The foundation in writing is the plausibility. Where women protagonists are concerned, this is too often swept under the `oh just go with it' principle. My favorite example of failure in plausibility is the Angelina Jolie movie, SALT. She beats up steroid-fed giants left and right despite having a height, weight, and reach disadvantage. Unreal. Completely. Not so with Ms. Sharp. She lays the ground work for a woman who can beat up big men and explains how. Not just using the right leverage, which is possible with a little luck, but in avoiding the unnecessary fight and outright fleeing when appropriate. Charlie Fox knows when to stand and when to run. Even more important to a believable character is what happens in her head. Ms. Sharp makes Charlie Fox come alive with thoughts like this:
If it's touched you personally, you look at other people taking risks with a sense of anger, as though they're belittling your own experience.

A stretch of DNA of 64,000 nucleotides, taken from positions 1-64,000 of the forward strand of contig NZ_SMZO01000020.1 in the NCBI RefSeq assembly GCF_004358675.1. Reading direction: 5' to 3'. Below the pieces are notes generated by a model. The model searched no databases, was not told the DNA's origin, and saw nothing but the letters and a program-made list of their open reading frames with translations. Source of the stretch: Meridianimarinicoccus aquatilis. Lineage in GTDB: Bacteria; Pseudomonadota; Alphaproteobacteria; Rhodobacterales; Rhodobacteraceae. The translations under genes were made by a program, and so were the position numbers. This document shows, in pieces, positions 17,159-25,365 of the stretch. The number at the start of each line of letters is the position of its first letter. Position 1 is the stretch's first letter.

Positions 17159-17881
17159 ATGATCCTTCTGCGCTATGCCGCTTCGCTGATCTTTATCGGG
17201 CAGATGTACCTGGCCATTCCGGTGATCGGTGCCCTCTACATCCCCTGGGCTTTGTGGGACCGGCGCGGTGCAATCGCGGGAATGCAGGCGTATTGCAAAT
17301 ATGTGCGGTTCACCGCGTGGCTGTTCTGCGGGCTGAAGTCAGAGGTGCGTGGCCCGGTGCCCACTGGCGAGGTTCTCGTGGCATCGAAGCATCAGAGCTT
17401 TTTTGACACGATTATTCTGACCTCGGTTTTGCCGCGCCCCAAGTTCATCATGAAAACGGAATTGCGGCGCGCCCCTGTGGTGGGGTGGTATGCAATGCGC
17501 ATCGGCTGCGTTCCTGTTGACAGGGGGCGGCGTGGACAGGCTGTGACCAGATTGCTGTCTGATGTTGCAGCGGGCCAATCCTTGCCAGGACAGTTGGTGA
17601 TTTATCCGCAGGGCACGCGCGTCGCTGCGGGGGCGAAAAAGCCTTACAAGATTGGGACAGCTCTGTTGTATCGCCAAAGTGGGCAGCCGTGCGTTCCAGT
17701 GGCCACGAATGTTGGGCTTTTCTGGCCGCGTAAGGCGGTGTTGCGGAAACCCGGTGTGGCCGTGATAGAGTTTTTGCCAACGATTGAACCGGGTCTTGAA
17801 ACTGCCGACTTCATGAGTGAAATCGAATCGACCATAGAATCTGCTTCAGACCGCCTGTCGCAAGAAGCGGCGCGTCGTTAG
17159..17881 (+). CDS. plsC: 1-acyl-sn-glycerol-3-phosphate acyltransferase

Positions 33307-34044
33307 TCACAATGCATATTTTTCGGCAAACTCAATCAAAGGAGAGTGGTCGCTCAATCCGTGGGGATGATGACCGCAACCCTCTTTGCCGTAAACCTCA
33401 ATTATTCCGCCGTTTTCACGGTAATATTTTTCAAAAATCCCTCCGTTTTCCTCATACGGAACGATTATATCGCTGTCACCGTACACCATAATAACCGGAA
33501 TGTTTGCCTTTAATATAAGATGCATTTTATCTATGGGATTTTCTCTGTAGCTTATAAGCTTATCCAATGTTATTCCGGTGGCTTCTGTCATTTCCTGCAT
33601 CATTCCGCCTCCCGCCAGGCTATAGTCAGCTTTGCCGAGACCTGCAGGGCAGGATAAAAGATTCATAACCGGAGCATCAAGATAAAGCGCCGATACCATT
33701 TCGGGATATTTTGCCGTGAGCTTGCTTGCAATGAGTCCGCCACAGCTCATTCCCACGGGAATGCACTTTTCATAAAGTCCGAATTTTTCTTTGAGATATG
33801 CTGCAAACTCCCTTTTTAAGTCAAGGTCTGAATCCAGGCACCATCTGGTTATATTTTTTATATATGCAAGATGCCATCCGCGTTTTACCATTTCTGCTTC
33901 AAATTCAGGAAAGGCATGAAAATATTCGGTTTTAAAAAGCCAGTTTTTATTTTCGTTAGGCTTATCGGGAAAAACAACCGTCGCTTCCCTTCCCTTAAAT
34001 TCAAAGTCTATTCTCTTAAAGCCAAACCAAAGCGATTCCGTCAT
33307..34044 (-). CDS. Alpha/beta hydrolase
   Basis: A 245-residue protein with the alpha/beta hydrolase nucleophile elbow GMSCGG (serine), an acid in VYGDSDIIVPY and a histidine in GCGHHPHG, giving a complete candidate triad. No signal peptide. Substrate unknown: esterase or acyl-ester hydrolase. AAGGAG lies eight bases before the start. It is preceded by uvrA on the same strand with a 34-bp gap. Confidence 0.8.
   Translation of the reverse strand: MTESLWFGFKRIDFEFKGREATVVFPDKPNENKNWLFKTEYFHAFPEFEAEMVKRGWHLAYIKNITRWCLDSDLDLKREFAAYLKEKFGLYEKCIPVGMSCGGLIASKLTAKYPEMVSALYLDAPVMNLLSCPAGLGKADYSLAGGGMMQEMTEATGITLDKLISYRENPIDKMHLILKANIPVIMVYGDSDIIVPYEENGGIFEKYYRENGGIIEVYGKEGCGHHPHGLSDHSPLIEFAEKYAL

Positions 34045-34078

Even out of context, you know what she's talking about. These small but important pieces build a solid foundation on which a sympathetic character can stand.
A writer's plot is a threaded rope that a mystery/thriller fan like me can usually unravel by halfway through. If you read enough, red herrings are easy to spot. What keeps jaded readers like me both distracted and involved is the subplot. A well-placed subplot is like a garden a picture window's foreground. In Ms. Sharp's case, the subplot is heartbreaking and real. With only this passage, you can almost feel the tension between Charlie Fox and her parents:
I tried that out for size on the twisted corner of my psyche that had been feeding on my bitterness and hostility towards them for the last couple of years. It had been leaching acid into my mind like a perforated ulcer.
A good writer can make a passage like that seem real. Ms. Sharp is better than good, she binds you to the character so tightly that you'll clench your fist while reading. That's what makes it livable. I was not surprised to see someone bragging on Facebook just yesterday that she'd just acquired an original edition of Killer Instinct at considerable cost.
I'm looking for one myself.
Bottom line: Run right out and buy this book! Or any of Ms. Sharp's other books.
Peace, Seeley James